The present invention provides a novel diffusor cup which overcomes the disadvantages presented by the prior art as well as to provide several additional advantages as will become apparent upon a reading of the attached specification.

OBJECTS AND SUMMARY OF THE INVENTION

A general object of the present invention is to provide a novel diffusor cup for a hybrid or fluid fuel inflator device for use in inflating an airbag in a vehicle airbag system.

Another general object of the present invention is to provide a novel structure for a diffusor cup inflator device which substantially reduces the deflection of the diffusor cup during deployment of an airbag.

An object of the present invention is to provide a novel inflator device which has improved consistency and reliability than prior art inflator devices for inflating an airbag with a proper volume of gas and for preventing leakage.

A further object of the present invention is to provide a novel structure for a diffusor cup which results in less deflection in the diffusor cup than prior art diffusor cup designs, therefore substantially reducing the gas leakage from the airbag system.

Yet another object of the present invention is to provide a novel structure for an inflator device which allows for the provision of a smaller bottle of stored gas.

Still another object of the present invention is to provide an inflator device which has greater and more consistent load carrying capability versus the prior art inflator devices.

A still further object of the present invention to provide a novel diffusor cup design for an inflator device that offers a secured mechanical connection if accidentally dropped during handling.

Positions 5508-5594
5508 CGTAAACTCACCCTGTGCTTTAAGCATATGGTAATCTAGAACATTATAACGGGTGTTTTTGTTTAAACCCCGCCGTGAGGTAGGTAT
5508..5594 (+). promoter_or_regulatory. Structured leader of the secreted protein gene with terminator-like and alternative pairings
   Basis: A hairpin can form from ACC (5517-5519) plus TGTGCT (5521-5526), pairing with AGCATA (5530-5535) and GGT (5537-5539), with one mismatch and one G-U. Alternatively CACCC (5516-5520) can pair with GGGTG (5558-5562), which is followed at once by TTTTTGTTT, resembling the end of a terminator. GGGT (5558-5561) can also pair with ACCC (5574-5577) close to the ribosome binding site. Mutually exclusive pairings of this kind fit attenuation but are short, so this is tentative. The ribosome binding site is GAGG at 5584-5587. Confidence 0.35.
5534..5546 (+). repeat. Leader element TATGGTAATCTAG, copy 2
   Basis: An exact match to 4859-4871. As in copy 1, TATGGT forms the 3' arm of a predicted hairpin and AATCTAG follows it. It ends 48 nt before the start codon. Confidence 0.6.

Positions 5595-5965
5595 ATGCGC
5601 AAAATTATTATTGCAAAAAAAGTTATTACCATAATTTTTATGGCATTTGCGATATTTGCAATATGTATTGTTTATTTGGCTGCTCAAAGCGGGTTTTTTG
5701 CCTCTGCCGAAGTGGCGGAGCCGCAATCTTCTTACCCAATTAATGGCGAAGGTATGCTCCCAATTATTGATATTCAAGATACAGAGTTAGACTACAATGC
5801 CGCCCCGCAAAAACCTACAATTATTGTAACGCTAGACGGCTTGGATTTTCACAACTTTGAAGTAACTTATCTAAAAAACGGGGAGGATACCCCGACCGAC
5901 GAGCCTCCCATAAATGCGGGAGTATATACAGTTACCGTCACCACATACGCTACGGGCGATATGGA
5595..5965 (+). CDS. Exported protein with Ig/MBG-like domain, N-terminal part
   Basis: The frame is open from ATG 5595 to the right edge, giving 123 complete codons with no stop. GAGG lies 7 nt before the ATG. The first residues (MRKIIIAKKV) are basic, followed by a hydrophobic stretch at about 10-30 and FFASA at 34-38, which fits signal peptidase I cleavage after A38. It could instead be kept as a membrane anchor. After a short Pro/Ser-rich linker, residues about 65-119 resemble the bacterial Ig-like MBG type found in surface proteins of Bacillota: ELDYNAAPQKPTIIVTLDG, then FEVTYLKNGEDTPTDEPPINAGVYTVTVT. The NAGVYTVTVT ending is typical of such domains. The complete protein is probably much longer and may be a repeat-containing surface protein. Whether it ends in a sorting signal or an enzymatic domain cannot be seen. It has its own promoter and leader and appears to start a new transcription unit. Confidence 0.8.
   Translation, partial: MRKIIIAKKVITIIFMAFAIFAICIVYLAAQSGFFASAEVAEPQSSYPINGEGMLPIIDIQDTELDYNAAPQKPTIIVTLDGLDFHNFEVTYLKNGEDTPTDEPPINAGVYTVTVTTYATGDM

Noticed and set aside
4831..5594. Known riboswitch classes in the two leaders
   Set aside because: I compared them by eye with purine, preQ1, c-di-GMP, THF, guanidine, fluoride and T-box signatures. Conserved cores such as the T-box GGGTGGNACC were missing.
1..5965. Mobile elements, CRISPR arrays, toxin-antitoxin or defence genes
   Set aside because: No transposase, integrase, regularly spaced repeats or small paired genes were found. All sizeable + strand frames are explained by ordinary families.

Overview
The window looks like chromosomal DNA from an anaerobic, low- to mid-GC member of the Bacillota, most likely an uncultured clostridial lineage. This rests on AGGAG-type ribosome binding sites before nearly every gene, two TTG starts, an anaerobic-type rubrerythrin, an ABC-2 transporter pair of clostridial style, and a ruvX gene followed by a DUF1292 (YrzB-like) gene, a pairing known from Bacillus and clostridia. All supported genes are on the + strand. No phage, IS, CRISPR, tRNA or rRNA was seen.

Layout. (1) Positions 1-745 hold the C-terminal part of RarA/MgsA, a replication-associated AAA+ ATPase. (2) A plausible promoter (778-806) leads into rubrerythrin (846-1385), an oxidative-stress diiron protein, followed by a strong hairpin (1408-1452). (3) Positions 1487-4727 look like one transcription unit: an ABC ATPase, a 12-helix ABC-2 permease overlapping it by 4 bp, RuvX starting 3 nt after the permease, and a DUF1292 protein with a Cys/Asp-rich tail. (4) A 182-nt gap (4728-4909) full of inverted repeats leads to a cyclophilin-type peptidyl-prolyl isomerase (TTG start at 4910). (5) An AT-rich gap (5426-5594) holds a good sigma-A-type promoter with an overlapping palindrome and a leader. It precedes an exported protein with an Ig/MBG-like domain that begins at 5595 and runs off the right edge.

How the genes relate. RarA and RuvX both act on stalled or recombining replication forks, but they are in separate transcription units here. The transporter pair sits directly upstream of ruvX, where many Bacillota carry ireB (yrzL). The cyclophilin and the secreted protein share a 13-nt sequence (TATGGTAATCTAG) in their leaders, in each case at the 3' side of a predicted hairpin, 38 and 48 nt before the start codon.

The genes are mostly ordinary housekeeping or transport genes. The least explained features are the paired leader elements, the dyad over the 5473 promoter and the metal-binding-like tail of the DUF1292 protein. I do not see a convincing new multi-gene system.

Briefly, and in accordance with the foregoing, the present invention provides a novel diffusor cup which forms part of a hybrid or fluid fuel inflator device which is used to inflate an airbag in a vehicle airbag restraint system. The novel structure of the diffusor cup substantially reduces the deflection thereof during deployment of the airbag. This improves the consistency and reliability of inflating the airbag with a proper volume of gas and prevents leakage.

The diffusor cup is attached to a bottle which houses a pressurized gas and the bottle and diffusor cup are mounted within a housing module identical in construction to that of the prior art. The diffusor cup is formed from a first wall which bears against an end plate of the housing module, a second wall which depends from the first wall and joins with the bottle, and a third wall which depends from the opposite end of the first wall. The second wall is formed from a truncated cone such that it tapers from the first wall to the bottle. A stud is mounted within the diffusor cup walls and is mechanically secured thereto by a plurality of annular graduated steps formed on the stud. A threaded portion of the stud secures the diffusor cup to the end plate by a nut.

In a first embodiment, the annular graduated steps on the stud engage into the second wall of the diffusor cup when the nut is threaded onto the threaded end portion of the stud as a result of the stud being drawn toward the nut. In a second, preferred embodiment, the annular graduated steps on the stud are engaged into the second wall of the diffusor cup during a sub-assembly operation wherein a back shearing operation is employed using a punch press and stationary die to drive the components together. Due to the engagement of the annular graduated steps on the stud with the second wall of the diffusor cup when internal pressures from the expansion of the gas from the bottle are applied to the stud, the stud transfers the load formed by the internal pressures to the second wall, thereby preventing substantial deflection or distortion of the diffusor cup.